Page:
After a visit to the exhibition Ancient Lives. New Discoveries, which looks at what information can be detected from non-invasive examinations of mummies, Andrea Byrnes wrote a visitor’s impression of the exhibits and their presentation.
Andrea Byrnes has also contributed a review of Mysteries of the Libyan Desert by W.J. Harding King. The book is an account of Harding King’s explorations of the Western Desert in the early 1920s, in the employment of the Geographical Society. His job was to map the Egyptian desert areas to the west of the Nile. He used Kharga, Dakhleh and Farafra as starting points, and his accounts of his travels in the desert and life in the oases are intelligent and vivid, bringing the world that he found at that time to colourful life.
Our In Brief section also has three new articles. The first is by Brian Alm, who has followed up on his very popular article Confessions of a Part-time Lecturer to Newcomers in Egyptology: Cheops or Khufu? with his Decoder of Greek Terms. Gwyn Ashworth-Pratt has done an excellent job of writing up the February 2014 Dorset Study Day: Kingston Lacy, Dorchester and Bournemouth, talking about the importance of John Banks, his contribution to the early work deciphering hieroglyphs and his Kingston Lacy collection, as well as the nearby Egyptology collections at Dorchester and Bournemouth. Finally, there is a short book review by Andrea Byrnes of children’s book Egyptian Things to Make and Do, which provides children with the guidelines to make everything from a Horus pectoral (based on a paper plate) to a set of canopic jars (with the assistance of the gold and black stickers in the centre of the book).
We hope that you enjoy it! Don’t forget to let us know what you think or ask questions by commenting in reply to the articles or posting on our Faceboook page.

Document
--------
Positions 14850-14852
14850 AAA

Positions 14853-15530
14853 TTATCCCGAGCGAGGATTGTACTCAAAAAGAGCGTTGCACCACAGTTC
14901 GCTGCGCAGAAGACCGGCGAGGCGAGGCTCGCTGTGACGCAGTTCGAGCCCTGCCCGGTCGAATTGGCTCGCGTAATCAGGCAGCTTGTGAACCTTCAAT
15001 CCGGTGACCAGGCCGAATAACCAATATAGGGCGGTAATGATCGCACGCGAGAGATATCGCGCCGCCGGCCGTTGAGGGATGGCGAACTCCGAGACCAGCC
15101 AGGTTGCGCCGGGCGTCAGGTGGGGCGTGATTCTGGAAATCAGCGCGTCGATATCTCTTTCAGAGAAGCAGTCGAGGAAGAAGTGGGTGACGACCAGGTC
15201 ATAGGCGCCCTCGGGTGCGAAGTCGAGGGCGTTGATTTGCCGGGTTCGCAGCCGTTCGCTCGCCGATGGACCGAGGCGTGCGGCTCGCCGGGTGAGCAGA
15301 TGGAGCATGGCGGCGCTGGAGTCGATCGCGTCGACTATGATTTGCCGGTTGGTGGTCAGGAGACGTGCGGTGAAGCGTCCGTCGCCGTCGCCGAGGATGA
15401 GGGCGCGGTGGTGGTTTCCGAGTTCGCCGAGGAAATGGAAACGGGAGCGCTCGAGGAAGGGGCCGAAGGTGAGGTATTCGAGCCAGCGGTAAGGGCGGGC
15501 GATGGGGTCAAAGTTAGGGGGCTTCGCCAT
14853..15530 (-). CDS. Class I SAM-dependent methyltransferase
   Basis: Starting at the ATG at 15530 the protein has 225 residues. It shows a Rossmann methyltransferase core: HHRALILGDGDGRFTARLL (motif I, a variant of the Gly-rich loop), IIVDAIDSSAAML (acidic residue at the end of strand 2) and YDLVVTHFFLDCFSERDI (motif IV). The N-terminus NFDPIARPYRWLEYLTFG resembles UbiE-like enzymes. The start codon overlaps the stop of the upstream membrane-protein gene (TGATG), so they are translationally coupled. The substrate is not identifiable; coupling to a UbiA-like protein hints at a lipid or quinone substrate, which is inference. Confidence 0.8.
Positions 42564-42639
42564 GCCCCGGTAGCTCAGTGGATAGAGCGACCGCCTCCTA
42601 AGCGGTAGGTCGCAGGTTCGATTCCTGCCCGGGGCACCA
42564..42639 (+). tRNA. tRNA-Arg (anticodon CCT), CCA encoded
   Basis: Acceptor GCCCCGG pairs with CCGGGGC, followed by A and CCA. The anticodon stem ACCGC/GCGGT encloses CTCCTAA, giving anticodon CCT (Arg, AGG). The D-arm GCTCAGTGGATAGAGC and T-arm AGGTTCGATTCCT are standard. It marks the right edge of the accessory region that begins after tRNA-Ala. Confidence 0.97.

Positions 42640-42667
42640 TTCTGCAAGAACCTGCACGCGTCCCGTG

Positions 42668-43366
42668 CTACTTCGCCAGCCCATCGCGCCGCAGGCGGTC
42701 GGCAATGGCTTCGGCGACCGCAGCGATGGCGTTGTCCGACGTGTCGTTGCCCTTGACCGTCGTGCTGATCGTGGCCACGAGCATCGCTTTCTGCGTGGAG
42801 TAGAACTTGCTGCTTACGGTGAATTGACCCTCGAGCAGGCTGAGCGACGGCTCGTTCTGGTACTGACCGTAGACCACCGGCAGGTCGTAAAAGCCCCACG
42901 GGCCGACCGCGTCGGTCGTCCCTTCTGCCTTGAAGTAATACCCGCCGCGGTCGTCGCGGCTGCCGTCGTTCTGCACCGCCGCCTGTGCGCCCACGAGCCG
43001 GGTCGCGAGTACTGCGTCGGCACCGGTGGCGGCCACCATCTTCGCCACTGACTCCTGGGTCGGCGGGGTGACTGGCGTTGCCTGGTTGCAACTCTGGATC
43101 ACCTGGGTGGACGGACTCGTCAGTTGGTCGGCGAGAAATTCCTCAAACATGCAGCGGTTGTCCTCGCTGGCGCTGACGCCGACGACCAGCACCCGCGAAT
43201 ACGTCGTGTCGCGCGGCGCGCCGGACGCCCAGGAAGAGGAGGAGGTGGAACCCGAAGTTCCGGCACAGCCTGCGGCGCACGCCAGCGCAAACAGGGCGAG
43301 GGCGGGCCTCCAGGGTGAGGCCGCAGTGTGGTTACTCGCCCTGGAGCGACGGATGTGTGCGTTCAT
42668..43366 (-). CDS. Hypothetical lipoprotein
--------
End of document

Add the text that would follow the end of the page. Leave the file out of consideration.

With a great many thanks to Karen Bradley Hauck for her help with the proof reading.
In in our upcoming editions:
Stuart Tyler, whom many of you will know from the Hatshepsut Project, has written a paper for the Journal section about Osiride heads from Deir el-Bahri. I have seen the penultimate draft and we are looking forward to publishing it in the not too distant future.
Janet Robinson is hoping to contribute the final part of her Vernacular Voices series with part 3 in a future edition, with more insights into Greek inscriptions in the Eastern Desert. If only we can drag her away from her current research into the Western Desert!
Part 2 of Garry Beuk’s article about the life and career of Labib Habachi, Labib Habachi: A Life to Tell, will be in the next Magazine edition, after which Garry will be working on a new two-part article about the life of James Breasted.
And finally, Kate Phizackerley is working on an article about encoding hieroglyphs, which will be of interest to many of us who have either flirted with or committed to learning ancient Egyptian.
Andie Byrnes and Kate Phizackerley